WL Order Code 8413
London Bangkok 2000, 351 pp., 135 x 215 mm, 0.405 kg
Liddle, Joanna & Sachiko Nakajima; Rising Suns, Rising Daughters
Western interest in Japan has grown consistently since the war, but surprisingly little is known about Japanese women. This book explores the themes of gender and class by tracing the changing position of women through significant moments of history and into the contemporary period. Their story repudiates the commonly held view of the submissive Japanese woman, and shows how women have been active agents in constructing new identities both in family and public life. The energy of the women’s liberation movement of the late twentieth century resonates with echoes of struggle and resistance from earlier times. Using a new conceptual framework, the authors demonstrate how gender relations are crucially related to the construction of class, and show how woman and gender relations are used as a resource in the struggle for power between nations. The contemporary material is based on detailed interviews, conducted over two decades, with women who have challenged the stereotypes normally attached to Japanese women and attained positions of influence in professional life. This book offers an original approach to the contemporary issues of gender, class, and global politics, and will appeal to both specialist and general readers.
Le Roux, Pierre & Jean Baffie & Gilles Beullier (Eds); Trade in Human Beings for Sex in Southeast Asia, The
This collection of papers brings together 28 senior scholars and experts hailing from all over the world in various disciplines: ethnology and social anthropology, sociology, geography, political science, psychology, pscho-criminology, medicine, law, economics, history as well as humanitarian assistance providers to provide a general statement on slavery, prostitution and trafficking in persons in the region. In recent years prostitution and trafficking in women and children for the purpose of sexual exploitation has been steadily increasing at an alarming rate. Underlying reasons are not only the ongoing processes of globalization and the lagging behind of the concerned emerging countries, but also a number of cultural factors specific to this region. The problem’s background is given in Part 1: A at the past; Part 2 provides the data from field studies in human trafficking and prostitution; Part 3 deals with additional related problems and suggests possible responses. This indispensable work covers all aspects of a complex social problem and offers some suggestions on how to deal with it. The book was published in cooperation with the Research Institute on Contemporary Studies (IRASEC).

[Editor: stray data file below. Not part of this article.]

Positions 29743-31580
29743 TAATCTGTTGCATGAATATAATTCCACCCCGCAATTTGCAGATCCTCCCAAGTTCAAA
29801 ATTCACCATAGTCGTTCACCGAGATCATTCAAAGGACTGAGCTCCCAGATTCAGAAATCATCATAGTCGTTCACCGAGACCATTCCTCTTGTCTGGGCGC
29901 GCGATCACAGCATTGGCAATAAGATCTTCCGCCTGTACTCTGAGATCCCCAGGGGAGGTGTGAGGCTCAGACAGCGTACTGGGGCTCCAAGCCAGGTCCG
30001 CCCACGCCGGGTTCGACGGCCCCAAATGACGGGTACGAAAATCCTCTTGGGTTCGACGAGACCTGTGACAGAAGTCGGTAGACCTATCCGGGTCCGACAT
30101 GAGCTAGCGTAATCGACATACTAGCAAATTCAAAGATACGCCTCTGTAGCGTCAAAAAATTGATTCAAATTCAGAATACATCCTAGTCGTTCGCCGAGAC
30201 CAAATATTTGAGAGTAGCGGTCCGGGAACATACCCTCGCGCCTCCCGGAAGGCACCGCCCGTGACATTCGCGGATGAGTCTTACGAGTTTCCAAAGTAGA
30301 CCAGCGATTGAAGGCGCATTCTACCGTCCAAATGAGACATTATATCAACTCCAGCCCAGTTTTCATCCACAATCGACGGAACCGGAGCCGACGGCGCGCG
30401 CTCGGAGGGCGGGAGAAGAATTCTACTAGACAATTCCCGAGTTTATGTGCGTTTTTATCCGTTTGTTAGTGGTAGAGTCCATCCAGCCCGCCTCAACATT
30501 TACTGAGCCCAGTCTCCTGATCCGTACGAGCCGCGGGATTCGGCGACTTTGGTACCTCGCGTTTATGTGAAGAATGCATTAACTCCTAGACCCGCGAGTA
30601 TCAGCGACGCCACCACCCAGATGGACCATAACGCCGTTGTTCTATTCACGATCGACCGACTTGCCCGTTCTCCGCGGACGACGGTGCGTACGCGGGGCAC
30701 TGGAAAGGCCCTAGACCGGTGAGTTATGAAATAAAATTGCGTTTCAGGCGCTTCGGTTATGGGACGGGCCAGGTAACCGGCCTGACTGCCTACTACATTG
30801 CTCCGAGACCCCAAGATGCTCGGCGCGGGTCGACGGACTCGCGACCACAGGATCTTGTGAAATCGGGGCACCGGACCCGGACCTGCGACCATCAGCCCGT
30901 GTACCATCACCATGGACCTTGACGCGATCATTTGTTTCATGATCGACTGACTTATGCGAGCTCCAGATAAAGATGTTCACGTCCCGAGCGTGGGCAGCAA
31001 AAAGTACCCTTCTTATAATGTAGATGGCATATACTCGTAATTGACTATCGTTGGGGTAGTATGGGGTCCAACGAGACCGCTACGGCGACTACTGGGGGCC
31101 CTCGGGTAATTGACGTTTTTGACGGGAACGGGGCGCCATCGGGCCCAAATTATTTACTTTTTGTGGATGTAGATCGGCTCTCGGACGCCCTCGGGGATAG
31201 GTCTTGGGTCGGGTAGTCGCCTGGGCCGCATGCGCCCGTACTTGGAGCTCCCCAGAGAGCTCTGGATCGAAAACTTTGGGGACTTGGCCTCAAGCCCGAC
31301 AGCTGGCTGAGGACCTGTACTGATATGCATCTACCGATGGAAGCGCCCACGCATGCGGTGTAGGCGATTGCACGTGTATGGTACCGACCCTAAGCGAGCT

Bartu, Friedemann; Ugly Japanese: Nippon's Economic Empire in Asia, The
As the 2oth century draws to a close, Japan is establishing itself as a leading economic force in the world in general and in the Asia-Pacific region in particular. Increased Japanese involvement in Southeast Asia has fostered the region’s economic development, but it has also brought the Japanese into close contact with the very different cultures of Asia, to most of which Tokyo’s economic supremacy is a mixed blessing. While Japanese officials strive to find a niche for Japan to coexist peacefully with its neighbors, Japanese businesses have steamrolled Southeast Asia and turned it into a vast Japanese back garden. The region has reacted to this Japanese takeover with apprehension and anger, but many Japanese seem to ignore such concerns and therefore appear arrogant and selfish in the eyes of their neighbors. Half a century after the birth of the “ugly American” the Asia-Pacific world is clearly witnessing the rise of the “Ugly Japanese”.
WL Order Code 8158
Kuala Lumpur 1997, 295 pp., 19 pp. illus., 4 charts, 130 x 195 mm, 0.345 kg
Cranbrook, Earl of; Wonders of Nature in South-East Asia
The origins of mountains and plain, the power of winds and sea, the turbulent courses of the rivers, the mysteries of plant and animal life-these and other wonders of nature in an enthralling quarter of the globe are the subject of this new anthology. The theme develops progressively. Each abstract, short or long, itemizes some detail of wonder seen, heard, or felt directly by the writer. Authenticity has been an important standard. Some well-known authors have met the test but, for comprehensive cover and reliability, many passages have been taken from specialist sources that the general reader rarely encounters. In the commentary, Lord Cranbrook adds his own perspective, as a biologist with forty years’ involvement in Southeast Asia. The writings of his choice, from ancient classical times to the present, reveal wonders of the region that the reader can relish in the comfort of an armchair as well as under the tropic sun.